International Ice Hockey Foundation (IIHF) Hall of Famer Geraldine Heaney has seen women’s hockey come a long way since she first donned the National Women’s Team jersey in 1990 to play at the first IIHF-sanctioned Women’s World Championship in Ottawa, sparking her international playing career.

“When I started playing hockey, there wasn’t a lot of girls playing, we were just lucky to get the chance to play,” said Heaney during an interview in November at Rogers Place. “Just to get the chance to put the Team Canada jersey on,I never thought that would ever happen in my era.”

The Bobby Orr of women’s hockey — as she was rightfully deemed after she scored the gold medal-winning goal in dramatic, air-born fashion (reminiscent of Orr’s 1969 Stanley Cup-winning goal) against the Americans in 1990 — is pleased to see the growth and achievement for girls and women who choose to pursue hockey as a passion and career.

“I think the biggest change is that there [are] a lot more girls playing hockey. When I was playing hockey, you would go into a rink and see one girl with long hair, with a ponytail, and go ‘Oh, there’s a girl playing,’” she said.

“Now, you go into rinks today and there [are] so many teams playing, so many girls are starting at the same age.”

A two-time Olympian, Heaney won silver at the 1998 Winter Games in Nagano, Japan — the first time women’s hockey debuted in Olympic competition — and gold at the 2002 Winter Olympic games in Salt Lake City, Utah.

Heaney #91 and Manon Rheaume #33 of Team Canada receive their silver medal after being defeated by Team United States after the Gold Medal Game in the 1998 Nagano Winter Olympics.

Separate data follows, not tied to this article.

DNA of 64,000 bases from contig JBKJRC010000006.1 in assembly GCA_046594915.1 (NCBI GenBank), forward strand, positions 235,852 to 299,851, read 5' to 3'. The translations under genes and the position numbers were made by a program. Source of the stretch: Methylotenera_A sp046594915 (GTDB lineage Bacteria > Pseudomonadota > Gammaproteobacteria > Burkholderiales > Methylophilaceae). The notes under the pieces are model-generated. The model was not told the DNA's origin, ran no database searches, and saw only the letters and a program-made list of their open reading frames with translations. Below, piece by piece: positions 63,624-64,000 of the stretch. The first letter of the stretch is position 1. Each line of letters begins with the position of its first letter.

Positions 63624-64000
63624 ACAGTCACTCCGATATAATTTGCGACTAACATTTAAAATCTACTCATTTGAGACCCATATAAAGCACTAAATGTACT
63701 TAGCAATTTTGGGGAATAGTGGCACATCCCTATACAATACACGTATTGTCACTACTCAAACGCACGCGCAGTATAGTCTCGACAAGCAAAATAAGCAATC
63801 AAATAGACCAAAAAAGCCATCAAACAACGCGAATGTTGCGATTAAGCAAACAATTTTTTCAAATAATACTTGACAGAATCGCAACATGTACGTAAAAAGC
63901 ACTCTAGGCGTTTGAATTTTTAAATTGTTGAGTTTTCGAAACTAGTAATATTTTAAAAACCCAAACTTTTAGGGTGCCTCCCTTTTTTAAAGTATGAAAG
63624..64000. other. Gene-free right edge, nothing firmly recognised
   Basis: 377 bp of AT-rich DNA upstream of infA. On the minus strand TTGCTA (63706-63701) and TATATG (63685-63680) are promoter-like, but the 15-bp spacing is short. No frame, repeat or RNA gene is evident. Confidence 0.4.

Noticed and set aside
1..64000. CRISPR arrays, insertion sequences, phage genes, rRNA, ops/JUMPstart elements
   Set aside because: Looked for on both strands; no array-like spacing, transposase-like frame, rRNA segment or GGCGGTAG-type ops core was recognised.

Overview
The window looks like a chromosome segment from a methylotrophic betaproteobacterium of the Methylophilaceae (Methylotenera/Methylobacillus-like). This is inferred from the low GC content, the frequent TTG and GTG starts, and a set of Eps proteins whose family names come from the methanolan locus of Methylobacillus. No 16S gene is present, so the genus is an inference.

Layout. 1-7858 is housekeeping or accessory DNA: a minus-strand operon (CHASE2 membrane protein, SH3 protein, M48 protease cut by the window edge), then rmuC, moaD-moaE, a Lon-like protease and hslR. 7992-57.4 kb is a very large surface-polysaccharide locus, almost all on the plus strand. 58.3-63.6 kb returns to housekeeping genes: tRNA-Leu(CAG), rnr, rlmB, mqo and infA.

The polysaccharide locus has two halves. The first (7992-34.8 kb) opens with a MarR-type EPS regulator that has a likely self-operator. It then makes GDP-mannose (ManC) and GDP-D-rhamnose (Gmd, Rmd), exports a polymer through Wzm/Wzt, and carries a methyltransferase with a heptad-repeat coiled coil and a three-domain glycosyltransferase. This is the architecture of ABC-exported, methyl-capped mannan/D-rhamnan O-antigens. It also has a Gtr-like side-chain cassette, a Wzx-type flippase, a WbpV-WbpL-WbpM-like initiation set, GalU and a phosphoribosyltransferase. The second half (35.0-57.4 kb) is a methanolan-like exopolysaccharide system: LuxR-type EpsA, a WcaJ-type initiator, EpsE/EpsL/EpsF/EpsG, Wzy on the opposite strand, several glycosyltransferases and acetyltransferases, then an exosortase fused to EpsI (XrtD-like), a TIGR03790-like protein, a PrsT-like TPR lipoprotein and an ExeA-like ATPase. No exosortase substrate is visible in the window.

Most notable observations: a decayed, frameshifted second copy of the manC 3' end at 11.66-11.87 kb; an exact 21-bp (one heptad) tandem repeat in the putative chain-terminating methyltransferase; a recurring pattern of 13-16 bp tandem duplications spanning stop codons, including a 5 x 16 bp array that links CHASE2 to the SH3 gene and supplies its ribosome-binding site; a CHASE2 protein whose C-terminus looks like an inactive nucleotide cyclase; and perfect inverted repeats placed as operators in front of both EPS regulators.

Heaney appeared in 125 games with the National Team, recording 93 points (27G, 66A) from 1990-2002, and is the highest-scoring defenceman in Canada’s National Women’s Team history.

In 2008, Heaney became one of the first three female inductees to the IIHF Hall of Fame. She was the third woman, after Angela James and Cammi Granato, to be inducted into the Hockey Hall of Fame in 2013, and was inducted into Canada’s Sports Hall of Fame in 2014.

The 50-year-old has been dubbed a pioneer of women’s hockey in Canada, credited with aiding the growth of the sport.

“I always say it’s about timing,” she said when asked about her awe-inspiring history of the sport. “I think I’ve watched the game grow as I was growing into the game as well.”

As Team Canada gears up for the 2018 Olympic Winter Games, there is still a lot of work left to do said Head Coach Laura Schuler.

“There [are] things in our game that we need to continue to work on and improve as we go forward and that will be our focus for sure, but one thing about [Sunday night], the crowd was outstanding and I think our girls were able to feed off the energy of the crowd. It gave us some light there in the end.”

Since falling to Canada in overtime, 3-2, and earning a silver medal at the Sochi 2014 Olympic Winter Games, the U.S. Women’s National Team has played Canada in seven international events, winning six of seven titles and 11 of 14 games overall.

In turn, Canada will be looking to earn their fifth straight Olympic gold medal since first winning in Salt Lake City.